Defined benefit, defined contribution and the hierarchy of needs

We are in a secular bear market. What this means for many pensioners or for many about to become pensioners is great uncertainty about the quality of their retirement. I expect this uncertainty to translate into anger regarding the move from defined benefit pensions to defined contribution pensions. Whether a policy response results depends on how stocks do over the next few years. Nevertheless, in my estimation, we are about to understand that human psychology and defined contribution plans are at loggerheads.

My thinking on this subject is influenced by my familiarity with the theory called Maslow’s hierarchy of needs. If you recall, the Great Depression left many feeling insecure and it illuminated the lack of a social safety net in the United States in particular. A basic “safety need” was going unmet. I see the present period of economic uncertainty ending in the same kind of angst as the realization that many have not provided adequately for retirement sinks in.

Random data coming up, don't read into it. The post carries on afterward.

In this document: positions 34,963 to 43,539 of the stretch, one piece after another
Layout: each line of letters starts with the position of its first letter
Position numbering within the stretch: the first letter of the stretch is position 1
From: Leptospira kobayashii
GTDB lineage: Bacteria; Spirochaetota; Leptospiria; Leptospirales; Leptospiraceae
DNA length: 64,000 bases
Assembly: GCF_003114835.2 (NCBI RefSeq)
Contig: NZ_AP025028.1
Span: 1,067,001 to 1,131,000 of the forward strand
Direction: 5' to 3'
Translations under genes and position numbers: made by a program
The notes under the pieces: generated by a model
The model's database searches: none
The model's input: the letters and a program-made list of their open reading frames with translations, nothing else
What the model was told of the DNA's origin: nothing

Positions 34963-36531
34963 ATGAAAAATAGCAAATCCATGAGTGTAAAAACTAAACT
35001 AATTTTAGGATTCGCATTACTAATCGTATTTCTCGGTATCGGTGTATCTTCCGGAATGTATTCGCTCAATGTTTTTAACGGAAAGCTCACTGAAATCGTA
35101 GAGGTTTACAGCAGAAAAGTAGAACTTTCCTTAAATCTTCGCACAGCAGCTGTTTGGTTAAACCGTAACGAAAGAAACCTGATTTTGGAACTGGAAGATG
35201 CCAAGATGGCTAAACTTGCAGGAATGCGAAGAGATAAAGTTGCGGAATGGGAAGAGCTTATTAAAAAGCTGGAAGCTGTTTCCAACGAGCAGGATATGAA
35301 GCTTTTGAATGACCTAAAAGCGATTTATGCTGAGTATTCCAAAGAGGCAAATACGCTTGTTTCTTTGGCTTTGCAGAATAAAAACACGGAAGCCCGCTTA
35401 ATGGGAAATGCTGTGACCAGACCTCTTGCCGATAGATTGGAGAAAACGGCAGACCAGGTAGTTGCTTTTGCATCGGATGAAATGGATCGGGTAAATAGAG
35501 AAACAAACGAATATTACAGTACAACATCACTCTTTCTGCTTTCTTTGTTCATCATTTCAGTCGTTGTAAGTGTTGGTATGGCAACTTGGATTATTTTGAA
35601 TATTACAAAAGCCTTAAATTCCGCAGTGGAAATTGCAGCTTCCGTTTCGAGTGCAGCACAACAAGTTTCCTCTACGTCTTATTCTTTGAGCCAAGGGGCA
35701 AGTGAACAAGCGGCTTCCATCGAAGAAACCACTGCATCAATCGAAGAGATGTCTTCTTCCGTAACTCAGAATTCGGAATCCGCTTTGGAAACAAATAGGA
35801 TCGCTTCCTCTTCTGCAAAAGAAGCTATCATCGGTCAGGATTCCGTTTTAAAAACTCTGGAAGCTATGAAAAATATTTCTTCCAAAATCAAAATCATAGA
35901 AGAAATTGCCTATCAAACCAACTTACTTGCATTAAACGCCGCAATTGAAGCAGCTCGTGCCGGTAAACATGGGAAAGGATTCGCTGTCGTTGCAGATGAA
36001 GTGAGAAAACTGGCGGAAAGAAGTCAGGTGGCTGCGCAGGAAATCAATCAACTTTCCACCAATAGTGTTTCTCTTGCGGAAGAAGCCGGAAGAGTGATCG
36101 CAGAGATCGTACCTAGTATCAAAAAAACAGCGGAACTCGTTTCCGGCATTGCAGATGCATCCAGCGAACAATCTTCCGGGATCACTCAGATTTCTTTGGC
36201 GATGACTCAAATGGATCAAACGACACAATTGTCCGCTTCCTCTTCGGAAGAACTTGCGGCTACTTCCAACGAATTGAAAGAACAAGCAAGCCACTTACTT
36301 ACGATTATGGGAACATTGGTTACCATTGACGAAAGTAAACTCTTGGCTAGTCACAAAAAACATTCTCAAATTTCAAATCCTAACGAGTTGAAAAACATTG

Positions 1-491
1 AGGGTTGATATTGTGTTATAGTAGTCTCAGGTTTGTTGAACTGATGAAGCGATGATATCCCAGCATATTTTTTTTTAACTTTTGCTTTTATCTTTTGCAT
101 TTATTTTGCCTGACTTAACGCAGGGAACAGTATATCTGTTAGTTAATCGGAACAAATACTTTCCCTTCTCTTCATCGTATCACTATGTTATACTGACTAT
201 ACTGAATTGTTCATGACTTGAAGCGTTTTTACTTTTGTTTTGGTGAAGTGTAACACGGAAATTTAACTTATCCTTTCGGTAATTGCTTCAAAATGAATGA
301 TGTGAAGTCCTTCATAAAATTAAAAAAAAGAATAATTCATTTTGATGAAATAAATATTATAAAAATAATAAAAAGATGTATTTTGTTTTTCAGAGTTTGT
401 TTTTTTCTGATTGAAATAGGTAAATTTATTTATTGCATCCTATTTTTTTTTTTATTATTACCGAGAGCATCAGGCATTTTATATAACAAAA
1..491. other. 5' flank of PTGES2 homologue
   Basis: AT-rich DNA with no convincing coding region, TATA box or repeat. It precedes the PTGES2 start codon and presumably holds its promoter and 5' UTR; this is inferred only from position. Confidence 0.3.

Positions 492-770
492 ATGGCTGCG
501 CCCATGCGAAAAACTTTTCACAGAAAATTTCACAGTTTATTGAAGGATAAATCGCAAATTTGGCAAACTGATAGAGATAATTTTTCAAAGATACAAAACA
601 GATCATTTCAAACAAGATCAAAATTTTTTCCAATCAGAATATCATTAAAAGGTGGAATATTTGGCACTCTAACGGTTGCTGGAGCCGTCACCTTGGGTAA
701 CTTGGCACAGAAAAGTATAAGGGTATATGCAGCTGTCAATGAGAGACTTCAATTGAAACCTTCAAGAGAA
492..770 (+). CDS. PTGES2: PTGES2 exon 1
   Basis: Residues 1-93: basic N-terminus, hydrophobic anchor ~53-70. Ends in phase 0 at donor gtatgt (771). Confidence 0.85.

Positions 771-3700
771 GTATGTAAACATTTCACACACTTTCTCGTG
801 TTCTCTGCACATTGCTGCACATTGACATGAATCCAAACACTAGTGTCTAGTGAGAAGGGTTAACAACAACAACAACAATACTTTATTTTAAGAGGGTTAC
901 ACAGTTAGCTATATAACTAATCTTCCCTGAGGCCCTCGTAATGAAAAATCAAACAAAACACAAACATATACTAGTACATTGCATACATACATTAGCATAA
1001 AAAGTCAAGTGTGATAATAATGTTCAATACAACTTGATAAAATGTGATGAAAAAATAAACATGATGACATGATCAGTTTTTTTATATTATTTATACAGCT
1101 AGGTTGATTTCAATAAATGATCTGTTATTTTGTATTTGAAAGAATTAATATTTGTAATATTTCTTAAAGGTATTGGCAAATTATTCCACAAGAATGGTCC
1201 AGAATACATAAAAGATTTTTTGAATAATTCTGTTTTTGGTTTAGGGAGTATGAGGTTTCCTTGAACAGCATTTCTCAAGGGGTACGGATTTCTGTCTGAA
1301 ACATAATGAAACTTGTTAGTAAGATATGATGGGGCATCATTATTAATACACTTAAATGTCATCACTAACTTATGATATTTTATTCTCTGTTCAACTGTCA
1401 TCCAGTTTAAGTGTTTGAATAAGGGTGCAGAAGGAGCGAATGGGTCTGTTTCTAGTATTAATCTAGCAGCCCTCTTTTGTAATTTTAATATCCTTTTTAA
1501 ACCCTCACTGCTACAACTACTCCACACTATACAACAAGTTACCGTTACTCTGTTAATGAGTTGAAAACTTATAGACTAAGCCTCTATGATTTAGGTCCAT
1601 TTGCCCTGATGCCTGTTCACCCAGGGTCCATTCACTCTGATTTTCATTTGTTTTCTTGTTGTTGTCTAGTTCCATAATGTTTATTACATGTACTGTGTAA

The following Wikipedia explanation of this hierarchy fills in the salient points (I have bolded the most important sections: